12
Lenses / Re: Canon 600mm f4 IS II Vs Canon 200-400mm w/1.4x TC
« on: March 09, 2014, 08:40:51 PM »
The point I am making is that I believe the 2 canons are the best but the tamron is very close behind and will give you undiferentiaded results under most conditions so anyone on a budget should take a good look at it.

Anyone on a budget doesn't have a choice but to choose the Tamron.  Someone with (truly) the budget, is going to pick the Canon (nine times out of 10).

In that case I must be in a minority of 1 out 10.  If you have the strength and like using monopods or tripods then go for the Canons if you have the cash - you will get the ultimate quality. But, if you want to use hand held and like a light package for hiking and birds in flight etc, then those great lenses are just too heavy.  I could not handle them.  I would rush out and buy a Canon 200-500 f/5.6 that beats the Tamron, and pay the price.
I believe you are.  I would be surprised if it was even 10% of people who would prefer the Tamron.  Let's just pretend everyone (on this forum) wins a free lens at the camera store and they have a pile of Tamrons and a pile of Canons.  I really really really doubt that given the choice, very many people are going to walk out with the Tamron.  Because I deal with contracts and by nature, "paranoid", I would even say that the choice would not change much if you told them they could not sell the lens.

You might as well ask suppose somebody offered you a 100 carat diamond studded solid gold mounted Sigma 50-500 or a plain Canon, which one would they take? That situation is just as unlikely as everyone on this forum being offered what you would suggest. If I was given a 200-400mm Canon I would never use it. And that is a fact, not a let's pretend scenario. But, if someone were to offer me a 200-400mm free of charge, I would of course accept it - that is human nature.
The point in question is whether the Tamron or Canon is preferred, ceteris paribus. 

The only reasons I can imagine for buying the Tamron over the Canon are price and weight/size.  You already said you don't want a big lens so you've explained that your utility formula places a higher value on size/weight.  Because this forum is full of gearheads and guys who care about IQ, I still believe that at least 90% of those on this forum would choose the Canon over the Tamron if they could afford it.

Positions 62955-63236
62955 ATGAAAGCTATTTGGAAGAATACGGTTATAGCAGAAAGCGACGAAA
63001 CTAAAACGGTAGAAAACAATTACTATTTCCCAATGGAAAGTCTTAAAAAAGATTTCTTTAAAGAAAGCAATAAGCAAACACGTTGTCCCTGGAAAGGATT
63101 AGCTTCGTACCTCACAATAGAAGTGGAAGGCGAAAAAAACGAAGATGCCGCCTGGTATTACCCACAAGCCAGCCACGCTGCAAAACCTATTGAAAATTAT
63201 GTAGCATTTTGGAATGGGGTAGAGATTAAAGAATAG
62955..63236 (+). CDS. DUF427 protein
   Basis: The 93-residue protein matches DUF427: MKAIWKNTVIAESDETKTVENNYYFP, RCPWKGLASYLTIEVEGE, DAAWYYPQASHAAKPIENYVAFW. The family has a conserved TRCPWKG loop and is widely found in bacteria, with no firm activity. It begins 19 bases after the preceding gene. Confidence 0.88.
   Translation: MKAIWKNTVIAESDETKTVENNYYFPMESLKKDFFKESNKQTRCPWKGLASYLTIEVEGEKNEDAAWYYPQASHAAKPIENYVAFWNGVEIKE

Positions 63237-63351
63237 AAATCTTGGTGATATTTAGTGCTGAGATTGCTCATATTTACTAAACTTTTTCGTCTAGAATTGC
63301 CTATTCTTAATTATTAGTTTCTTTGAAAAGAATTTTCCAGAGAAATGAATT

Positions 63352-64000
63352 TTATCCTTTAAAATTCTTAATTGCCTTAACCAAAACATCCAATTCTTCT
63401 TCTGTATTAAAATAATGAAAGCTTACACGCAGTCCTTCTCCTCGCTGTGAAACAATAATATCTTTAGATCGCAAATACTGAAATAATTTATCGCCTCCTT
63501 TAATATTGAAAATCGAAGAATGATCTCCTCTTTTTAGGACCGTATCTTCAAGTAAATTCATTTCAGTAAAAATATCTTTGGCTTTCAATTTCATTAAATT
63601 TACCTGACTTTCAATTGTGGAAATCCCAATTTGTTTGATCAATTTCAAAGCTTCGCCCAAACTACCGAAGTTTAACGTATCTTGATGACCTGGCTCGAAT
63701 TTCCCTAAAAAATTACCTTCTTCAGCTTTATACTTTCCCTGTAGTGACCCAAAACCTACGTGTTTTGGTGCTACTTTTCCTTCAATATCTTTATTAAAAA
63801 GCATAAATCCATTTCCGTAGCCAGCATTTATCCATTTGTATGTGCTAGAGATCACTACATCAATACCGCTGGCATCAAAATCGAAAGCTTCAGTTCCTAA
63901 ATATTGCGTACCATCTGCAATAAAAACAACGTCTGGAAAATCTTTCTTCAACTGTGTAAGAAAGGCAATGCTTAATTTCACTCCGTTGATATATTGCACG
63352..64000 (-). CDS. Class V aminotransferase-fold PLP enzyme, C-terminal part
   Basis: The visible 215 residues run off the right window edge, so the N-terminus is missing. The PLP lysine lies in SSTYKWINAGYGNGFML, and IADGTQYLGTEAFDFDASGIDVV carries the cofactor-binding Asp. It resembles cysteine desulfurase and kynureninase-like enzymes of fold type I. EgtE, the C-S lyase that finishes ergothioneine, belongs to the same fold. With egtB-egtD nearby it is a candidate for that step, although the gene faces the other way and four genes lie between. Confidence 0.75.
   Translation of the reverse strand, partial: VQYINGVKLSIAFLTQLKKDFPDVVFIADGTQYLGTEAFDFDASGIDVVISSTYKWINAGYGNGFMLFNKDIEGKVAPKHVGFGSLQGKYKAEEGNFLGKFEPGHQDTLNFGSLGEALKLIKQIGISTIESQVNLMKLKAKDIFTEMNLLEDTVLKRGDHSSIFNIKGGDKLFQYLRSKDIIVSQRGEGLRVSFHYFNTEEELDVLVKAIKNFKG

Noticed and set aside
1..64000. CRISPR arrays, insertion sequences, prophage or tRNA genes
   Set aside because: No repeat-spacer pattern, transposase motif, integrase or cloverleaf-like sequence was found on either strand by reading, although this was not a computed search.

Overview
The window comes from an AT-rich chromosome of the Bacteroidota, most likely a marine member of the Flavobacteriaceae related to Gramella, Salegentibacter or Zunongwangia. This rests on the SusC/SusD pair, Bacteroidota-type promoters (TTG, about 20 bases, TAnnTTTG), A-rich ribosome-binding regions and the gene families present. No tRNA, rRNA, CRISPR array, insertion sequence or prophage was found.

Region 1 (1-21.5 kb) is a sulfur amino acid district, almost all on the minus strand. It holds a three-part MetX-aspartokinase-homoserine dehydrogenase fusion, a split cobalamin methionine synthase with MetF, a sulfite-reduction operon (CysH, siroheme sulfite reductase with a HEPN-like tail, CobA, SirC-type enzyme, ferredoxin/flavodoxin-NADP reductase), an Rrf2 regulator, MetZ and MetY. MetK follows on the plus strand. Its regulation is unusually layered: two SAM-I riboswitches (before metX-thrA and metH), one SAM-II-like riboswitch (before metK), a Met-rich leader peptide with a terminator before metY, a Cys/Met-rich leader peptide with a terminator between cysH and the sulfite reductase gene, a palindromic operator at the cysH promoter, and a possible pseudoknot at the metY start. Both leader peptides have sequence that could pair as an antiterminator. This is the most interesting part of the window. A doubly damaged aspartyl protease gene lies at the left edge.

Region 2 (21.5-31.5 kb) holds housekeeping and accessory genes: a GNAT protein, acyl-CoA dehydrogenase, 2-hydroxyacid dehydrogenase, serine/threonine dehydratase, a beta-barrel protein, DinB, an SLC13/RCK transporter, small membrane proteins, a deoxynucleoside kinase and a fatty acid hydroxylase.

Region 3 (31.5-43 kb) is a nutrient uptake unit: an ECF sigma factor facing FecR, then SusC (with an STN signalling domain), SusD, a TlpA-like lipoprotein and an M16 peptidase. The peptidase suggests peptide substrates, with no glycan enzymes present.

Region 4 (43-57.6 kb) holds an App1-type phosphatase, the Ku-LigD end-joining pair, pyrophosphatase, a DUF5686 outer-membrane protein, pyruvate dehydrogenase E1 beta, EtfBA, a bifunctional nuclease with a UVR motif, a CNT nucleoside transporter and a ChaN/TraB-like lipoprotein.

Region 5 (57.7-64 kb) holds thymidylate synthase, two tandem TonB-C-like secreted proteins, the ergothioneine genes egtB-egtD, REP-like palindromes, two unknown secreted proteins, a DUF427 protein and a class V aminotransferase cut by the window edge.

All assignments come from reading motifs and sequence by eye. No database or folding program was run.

You can go buy the Tamron.   :P 

13
Lenses / Re: Canon 600mm f4 IS II Vs Canon 200-400mm w/1.4x TC
« on: March 09, 2014, 01:05:35 PM »
The point I am making is that I believe the 2 canons are the best but the tamron is very close behind and will give you undiferentiaded results under most conditions so anyone on a budget should take a good look at it.

Anyone on a budget doesn't have a choice but to choose the Tamron.  Someone with (truly) the budget, is going to pick the Canon (nine times out of 10).

In that case I must be in a minority of 1 out 10.  If you have the strength and like using monopods or tripods then go for the Canons if you have the cash - you will get the ultimate quality. But, if you want to use hand held and like a light package for hiking and birds in flight etc, then those great lenses are just too heavy.  I could not handle them.  I would rush out and buy a Canon 200-500 f/5.6 that beats the Tamron, and pay the price.
I believe you are.  I would be surprised if it was even 10% of people who would prefer the Tamron.  Let's just pretend everyone (on this forum) wins a free lens at the camera store and they have a pile of Tamrons and a pile of Canons.  I really really really doubt that given the choice, very many people are going to walk out with the Tamron.  Because I deal with contracts and by nature, "paranoid", I would even say that the choice would not change much if you told them they could not sell the lens. 

14
Lenses / Re: Canon 600mm f4 IS II Vs Canon 200-400mm w/1.4x TC
« on: March 09, 2014, 03:55:14 AM »
I only shoot birds once a year (eagles) so I don't really need the reach that often.  I wanted to take photos of my 5 and 3 year old kids so I got the 200-400.  For anything other than birding (and some other niche things), I would think the 600 is too long. 

The lenses really are quite different. 

15
Lenses / Re: Canon 600mm f4 IS II Vs Canon 200-400mm w/1.4x TC
« on: March 09, 2014, 03:51:29 AM »
The point I am making is that I believe the 2 canons are the best but the tamron is very close behind and will give you undiferentiaded results under most conditions so anyone on a budget should take a good look at it.

Anyone on a budget doesn't have a choice but to choose the Tamron.  Someone with (truly) the budget, is going to pick the Canon (nine times out of 10).